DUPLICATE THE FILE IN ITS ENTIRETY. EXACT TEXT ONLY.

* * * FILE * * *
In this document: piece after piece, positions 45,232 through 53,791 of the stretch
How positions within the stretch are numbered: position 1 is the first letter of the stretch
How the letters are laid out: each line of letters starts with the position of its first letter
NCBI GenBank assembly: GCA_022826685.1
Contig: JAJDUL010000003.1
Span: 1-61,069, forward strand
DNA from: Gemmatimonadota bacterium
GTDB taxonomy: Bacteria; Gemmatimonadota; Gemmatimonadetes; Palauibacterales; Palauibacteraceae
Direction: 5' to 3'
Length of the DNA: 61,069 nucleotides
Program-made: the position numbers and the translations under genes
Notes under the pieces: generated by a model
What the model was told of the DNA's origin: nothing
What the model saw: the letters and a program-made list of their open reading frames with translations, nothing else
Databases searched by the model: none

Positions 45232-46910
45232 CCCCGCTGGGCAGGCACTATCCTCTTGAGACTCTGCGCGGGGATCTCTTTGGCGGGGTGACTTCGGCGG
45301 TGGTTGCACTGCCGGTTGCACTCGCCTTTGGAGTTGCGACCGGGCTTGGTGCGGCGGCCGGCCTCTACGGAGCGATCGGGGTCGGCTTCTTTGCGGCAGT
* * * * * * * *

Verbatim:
In this document: piece after piece, positions 45,232 through 53,791 of the stretch
How positions within the stretch are numbered: position 1 is the first letter of the stretch
How the letters are laid out: each line of letters starts with the position of its first letter
NCBI GenBank assembly: GCA_022826685.1
Contig: JAJDUL010000003.1
Span: 1-61,069, forward strand
DNA from: Gemmatimonadota bacterium
GTDB taxonomy: Bacteria; Gemmatimonadota; Gemmatimonadetes; Palauibacterales; Palauibacteraceae
Direction: 5' to 3'
Length of the DNA: 61,069 nucleotides
Program-made: the position numbers and the translations under genes
Notes under the pieces: generated by a model
What the model was told of the DNA's origin: nothing
What the model saw: the letters and a program-made list of their open reading frames with translations, nothing else
Databases searched by the model: none

Positions 45232-46910
45232 CCCCGCTGGGCAGGCACTATCCTCTTGAGACTCTGCGCGGGGATCTCTTTGGCGGGGTGACTTCGGCGG
45301 TGGTTGCACTGCCGGTTGCACTCGCCTTTGGAGTTGCGACCGGGCTTGGTGCGGCGGCCGGCCTCTACGGAGCGATCGGGGTCGGCTTCTTTGCGGCAGT